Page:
(81.) This occurred, for example, when the eighteen-year-old Norman Charles Aubrey Mar Young returned to Australia for the first time since his birth and his "white" grandmother was needed as a witness, AA (NSW), SP42/1; C20/1147, Norman Charles Aubrey Mar Young.

(82.) Examples are Peffer, If They Don't Bring Their Women Here, and Sucheng Chan, "The Exclusion of Chinese Women, 1870-1943," in Chan, ed., Entry Denied, 94-146. For a critique of this position, see Adam McKeown, "Transnational Chinese Families and Chinese Exclusion, 1875-1943," Journal of American Ethnic History 18, no. 2 (1999): 76-110.

(83.) For a comparison between two countries (Canada and Thailand) with and without restrictions, see Woon Yuen-Fong, "The Voluntary Sojourner among the Overseas Chinese: Myth or Reality?" Pacific Affairs 56 (Winter 1983/84): 673-90.

(84.) Lee, "At America's Gates," xx.

(85.) Lee, "At America's Gates," 67-68.

(86.) According to Erika Lee, 150 women a year were entering under this category; Lee, "At America's Gates," 70-71.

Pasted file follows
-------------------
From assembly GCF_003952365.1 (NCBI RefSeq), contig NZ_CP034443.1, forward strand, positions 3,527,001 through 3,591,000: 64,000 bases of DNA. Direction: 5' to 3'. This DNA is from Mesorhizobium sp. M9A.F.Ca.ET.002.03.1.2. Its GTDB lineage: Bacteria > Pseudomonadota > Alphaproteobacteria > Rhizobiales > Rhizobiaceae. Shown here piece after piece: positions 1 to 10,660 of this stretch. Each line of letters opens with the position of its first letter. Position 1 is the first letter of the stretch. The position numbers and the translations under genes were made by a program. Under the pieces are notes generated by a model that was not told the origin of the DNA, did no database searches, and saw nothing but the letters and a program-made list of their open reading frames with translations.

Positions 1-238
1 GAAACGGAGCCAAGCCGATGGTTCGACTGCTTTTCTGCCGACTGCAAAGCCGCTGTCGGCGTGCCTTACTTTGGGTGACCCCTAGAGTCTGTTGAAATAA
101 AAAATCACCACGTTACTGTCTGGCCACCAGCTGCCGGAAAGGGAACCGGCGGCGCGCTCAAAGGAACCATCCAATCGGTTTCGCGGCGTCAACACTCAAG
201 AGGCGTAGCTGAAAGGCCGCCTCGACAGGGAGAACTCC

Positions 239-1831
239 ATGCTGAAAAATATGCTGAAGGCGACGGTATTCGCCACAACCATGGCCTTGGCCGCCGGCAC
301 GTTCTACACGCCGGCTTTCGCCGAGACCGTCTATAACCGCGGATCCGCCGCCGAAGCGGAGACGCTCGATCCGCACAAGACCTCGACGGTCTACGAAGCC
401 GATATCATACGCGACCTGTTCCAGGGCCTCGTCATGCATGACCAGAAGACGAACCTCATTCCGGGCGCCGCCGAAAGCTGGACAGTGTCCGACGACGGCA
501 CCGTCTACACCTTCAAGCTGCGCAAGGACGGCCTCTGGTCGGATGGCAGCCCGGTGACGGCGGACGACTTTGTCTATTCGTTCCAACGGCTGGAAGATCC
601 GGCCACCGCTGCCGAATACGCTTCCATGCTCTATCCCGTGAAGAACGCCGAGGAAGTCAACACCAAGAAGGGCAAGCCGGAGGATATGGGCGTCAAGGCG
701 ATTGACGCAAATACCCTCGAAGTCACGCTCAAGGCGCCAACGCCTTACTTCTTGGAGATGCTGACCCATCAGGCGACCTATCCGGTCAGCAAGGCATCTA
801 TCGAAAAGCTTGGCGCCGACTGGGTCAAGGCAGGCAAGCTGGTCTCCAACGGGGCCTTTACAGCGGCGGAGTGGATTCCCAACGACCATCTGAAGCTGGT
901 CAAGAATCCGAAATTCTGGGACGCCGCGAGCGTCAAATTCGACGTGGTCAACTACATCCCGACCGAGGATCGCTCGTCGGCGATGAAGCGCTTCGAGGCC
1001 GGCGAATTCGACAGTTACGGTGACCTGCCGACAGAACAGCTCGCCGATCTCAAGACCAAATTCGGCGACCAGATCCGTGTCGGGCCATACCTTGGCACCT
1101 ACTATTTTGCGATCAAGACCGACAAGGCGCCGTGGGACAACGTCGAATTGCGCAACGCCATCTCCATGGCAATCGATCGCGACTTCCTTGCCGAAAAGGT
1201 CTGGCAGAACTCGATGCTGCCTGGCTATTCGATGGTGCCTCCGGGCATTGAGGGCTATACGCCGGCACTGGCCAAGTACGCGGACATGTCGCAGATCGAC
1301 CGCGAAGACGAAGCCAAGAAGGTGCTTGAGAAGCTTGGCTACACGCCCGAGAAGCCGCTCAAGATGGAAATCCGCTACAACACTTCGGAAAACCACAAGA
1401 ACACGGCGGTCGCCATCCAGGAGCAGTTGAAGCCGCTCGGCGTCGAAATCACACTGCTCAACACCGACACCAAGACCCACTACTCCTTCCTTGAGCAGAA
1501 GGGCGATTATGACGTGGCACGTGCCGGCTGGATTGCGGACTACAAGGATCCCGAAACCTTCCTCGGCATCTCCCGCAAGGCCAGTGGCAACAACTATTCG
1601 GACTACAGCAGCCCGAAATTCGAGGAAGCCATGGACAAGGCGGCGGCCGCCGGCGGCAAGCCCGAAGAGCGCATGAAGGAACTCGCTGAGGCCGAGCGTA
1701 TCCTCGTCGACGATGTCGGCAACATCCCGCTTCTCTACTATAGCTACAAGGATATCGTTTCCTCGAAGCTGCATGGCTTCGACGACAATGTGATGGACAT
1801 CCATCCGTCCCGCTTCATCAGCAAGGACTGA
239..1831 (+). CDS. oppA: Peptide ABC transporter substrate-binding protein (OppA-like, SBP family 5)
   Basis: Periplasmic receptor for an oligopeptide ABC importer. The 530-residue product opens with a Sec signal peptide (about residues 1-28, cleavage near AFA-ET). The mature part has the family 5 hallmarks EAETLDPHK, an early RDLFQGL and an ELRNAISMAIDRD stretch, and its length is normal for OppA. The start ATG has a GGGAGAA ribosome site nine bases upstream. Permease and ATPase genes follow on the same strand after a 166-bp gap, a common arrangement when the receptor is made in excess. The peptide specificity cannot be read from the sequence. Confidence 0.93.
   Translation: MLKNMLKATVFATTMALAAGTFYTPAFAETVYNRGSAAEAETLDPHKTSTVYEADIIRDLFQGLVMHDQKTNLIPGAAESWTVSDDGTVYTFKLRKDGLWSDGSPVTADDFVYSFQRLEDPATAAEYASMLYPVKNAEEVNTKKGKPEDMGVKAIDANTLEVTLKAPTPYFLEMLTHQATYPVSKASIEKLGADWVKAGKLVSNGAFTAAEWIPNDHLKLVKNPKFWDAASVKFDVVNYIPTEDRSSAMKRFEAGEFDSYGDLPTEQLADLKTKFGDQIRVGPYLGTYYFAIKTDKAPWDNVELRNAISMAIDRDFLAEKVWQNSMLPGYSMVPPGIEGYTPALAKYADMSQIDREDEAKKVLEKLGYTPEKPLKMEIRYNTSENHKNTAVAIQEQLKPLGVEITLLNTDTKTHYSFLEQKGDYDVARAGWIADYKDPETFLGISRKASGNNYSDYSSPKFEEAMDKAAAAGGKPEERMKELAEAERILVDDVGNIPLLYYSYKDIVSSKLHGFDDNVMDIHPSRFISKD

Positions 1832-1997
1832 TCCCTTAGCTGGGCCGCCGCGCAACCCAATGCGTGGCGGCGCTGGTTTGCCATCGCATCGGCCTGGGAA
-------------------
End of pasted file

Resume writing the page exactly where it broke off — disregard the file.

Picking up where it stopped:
(87.) McKeown, Chinese Migrant Networks, 32.

(88.) In 1929, for example, a Department of Labor report found that 770 Chinese citizens had reported 1,973 sons and 169 daughters; San Francisco Chronicle, October 9, 1929, 13.

(89.) Yarwood, Asian Migration to Australia, 112-14.

(90.) Wilton, "Chinese Voices, Australian Lives," 175.

(91.) Williams, "Sojourn in Your Native Land," 15.

(92.) Based on research of United States immigration files for my forthcoming dissertation; see note 5 above.

(93.) Although Sydney is closer to Hong Kong than San Francisco is, it is unlikely that this made the difference. In the 1930s, it took three weeks to get from Sydney to Hong Kong (about 4,500 miles) and cost about $130Mex, whereas from San Francisco it took four weeks (6,800 miles) and cost $160Mex.

(94.) Interview with William Lowe, San Francisco, July 6, 2001, and also with several members of the Berkeley Chinese Christian Church, July 20, 2001, to whose Seniors Group an early version of this paper was presented.

(95.) In 1916, the cost of a "slot" was $1,500 to $1,600, or perhaps $100 per year of age; Lai, Island, 47, and Jeff Gillenkirk and James Motlow, Bitter Melon (Seattle: University of Washington Press, 1987), 43. Siyi pingbao [Four Counties news], May 3, 1917,4, warns of the dangers for those entering Peru illegally

Michael Williams, a Ph.D. candidate in history at the University of Hong Kong, is researching the relationship between the Pearl River Delta villages, particularly those of Zhongshan county, and the Pacific ports of Sydney, Honolulu, and San Francisco from 1849 to 1949. From this research he has developed an interest in comparative studies of Australia and the United States.
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Date:Jan 1, 2003